Nursing News

Foreign Nurses Need Special Support


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By Kelly Phillips, feature writer

Hiring foreign-educated nurses can provide benefits for nurse-starved hospitals and for the nurses themselves, but there are steps that hospitals should take to make sure the nurses assimilate well, according to the head of the testing body for foreign nurses.

"The thing to keep in mind is it’s more complex than simple to come to the United States," said Barbara Nichols, RN, MS, DHL, FAAN, and executive director of the Commission on Graduates of Foreign Nursing Schools (CGFNS).

Foreign nurses can encounter a host of difficulties, Nichols said.

First off, they must navigate the complex systems of immigration, nurse licensure—which can differ in frustrating ways from state to state—and employment situations.

"The foreign nurse has little opportunity for a collective voice," Nichols said. "They are stuck in the job they have. Don’t forget that they are new to this country, and unfamiliar with the customs and language."

Speaking at the Association of periOperative Registered Nurses’ 51st Congress in San Diego, California, Nichols delivered a primer on what nurse managers need to know about hiring nurses from foreign lands.

Nichols should know. She is a past president of the American Nurses Association and served on the board of the International Council of Nurses. She also was a member of the board of trustees of CGFNS before being named the commission’s executive director.

Like other immigrants, foreign nurses are often seeking social improvement and economic opportunity, Nichols said.

Nichols summed up her commission’s research on foreign-educated nurses who come to the United States:

· Most come from these five countries: the Philippines, Canada, India, Nigeria and Russia/Ukraine. Many are women who want to make life better for their family. But they often make the tough choice to leave that family behind, Nichols said.

· They have a baccalaureate degree.

· They speak English, as required by the CGFNS.

· They tend to work in a hospital setting, but may also work in a nursing home or rural setting.

· With an average age of 27, they are younger than the average American nurse.

· The top states where foreign-educated nurses are at work are California, Texas, New York, Florida and Illinois.

Foreign-educated nurses also report satisfaction with their work experience in the United States, Nichols said.

Their least favorite setting is pediatrics, Nichols said, with most favoring the operating room.

"This is because in the OR they don’t have to talk," Nichols said. "They just have to do. Language is an issue for them."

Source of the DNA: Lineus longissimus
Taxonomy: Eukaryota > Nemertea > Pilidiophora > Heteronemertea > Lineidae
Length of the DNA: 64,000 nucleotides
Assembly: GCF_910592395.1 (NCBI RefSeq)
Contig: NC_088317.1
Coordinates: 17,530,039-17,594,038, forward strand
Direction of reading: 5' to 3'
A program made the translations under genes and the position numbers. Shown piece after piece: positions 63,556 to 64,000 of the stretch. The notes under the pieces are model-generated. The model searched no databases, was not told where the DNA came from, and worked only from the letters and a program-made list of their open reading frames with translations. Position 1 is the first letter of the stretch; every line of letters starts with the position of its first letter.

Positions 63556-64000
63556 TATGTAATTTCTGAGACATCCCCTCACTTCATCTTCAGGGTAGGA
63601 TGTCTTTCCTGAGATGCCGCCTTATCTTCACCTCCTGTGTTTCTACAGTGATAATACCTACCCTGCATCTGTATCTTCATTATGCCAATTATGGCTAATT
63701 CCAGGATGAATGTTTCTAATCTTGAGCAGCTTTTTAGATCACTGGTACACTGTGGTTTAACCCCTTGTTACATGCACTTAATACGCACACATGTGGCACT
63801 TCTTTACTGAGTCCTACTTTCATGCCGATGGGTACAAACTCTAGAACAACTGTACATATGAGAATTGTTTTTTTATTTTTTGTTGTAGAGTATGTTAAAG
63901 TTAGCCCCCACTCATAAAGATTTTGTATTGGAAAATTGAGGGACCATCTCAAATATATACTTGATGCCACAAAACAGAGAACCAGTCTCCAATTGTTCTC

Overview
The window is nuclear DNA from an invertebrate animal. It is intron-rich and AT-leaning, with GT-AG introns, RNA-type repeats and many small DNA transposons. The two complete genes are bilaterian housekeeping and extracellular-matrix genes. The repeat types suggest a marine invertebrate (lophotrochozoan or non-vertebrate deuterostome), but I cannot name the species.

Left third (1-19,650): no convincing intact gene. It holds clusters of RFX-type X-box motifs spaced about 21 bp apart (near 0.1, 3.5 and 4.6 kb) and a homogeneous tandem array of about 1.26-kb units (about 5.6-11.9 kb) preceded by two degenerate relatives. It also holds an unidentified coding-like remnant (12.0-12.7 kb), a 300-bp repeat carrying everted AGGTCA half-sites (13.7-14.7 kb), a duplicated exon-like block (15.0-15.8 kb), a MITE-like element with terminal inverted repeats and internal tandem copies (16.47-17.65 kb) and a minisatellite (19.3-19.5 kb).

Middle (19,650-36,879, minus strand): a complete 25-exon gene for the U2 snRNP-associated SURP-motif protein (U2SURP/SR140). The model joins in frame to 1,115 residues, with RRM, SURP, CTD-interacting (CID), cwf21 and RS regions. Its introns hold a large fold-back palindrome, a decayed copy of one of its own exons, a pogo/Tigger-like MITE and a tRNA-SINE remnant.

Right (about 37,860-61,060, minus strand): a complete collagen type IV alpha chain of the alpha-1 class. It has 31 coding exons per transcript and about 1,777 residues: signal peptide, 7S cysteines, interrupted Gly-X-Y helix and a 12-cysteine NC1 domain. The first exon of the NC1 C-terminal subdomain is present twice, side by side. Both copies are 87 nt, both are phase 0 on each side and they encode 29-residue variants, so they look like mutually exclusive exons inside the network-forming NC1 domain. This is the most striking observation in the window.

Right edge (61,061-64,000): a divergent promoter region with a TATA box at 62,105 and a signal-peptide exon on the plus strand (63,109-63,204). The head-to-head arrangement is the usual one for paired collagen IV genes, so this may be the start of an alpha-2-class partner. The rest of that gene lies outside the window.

To deal with that reality, Nichols counseled hospitals to have extensive orientation procedures in place for foreign nurses. For instance, the foreign nurses may have medical terminology down pat, but need lessons in "medical slang" and the ubiquitous abbreviations used by nurses.

Foreign-educated nurses also should work in fully staffed units, though Nichols acknowledged that can be a problem since they are often brought in because of a shortage of nurses.

Employers should provide support for the nurses to ensure patients are receiving safe care, Nichols said.

Foreign nurses earn less than their American counterparts because their salary starts at ground level here no matter how much experience they bring from their home country, Nichols said.

Since the nursing shortage in the United States shows no signs of abating, and the United States is the top destination of choice for foreign nurses, the diversity of the health care labor work force will only increase, Nichols said.

That may cause a disconnect, she said, since most foreign nurses are Asian, while population growth is becoming dominated by Hispanics.

The CGFNS administers a test to foreign nurses to predict their success at taking the U.S. licensure exam. The commission checks the foreign nurse’s educational transcripts from the home country, reviews credentials and makes sure the nurse has appropriate clinical experience.

Then the nurse can apply to take the CGFNS test of nursing knowledge, which has a failure rate of about half, Nichols said. Some 85 percent to 90 percent of those who pass the CGFNS test will pass the NCLEX-RN, she said.

Nichols busted what she said is a myth that foreign-educated nurses are taking jobs from Americans.

"They fill long-standing vacancies and work shifts many U.S. nurses will not work," she said.

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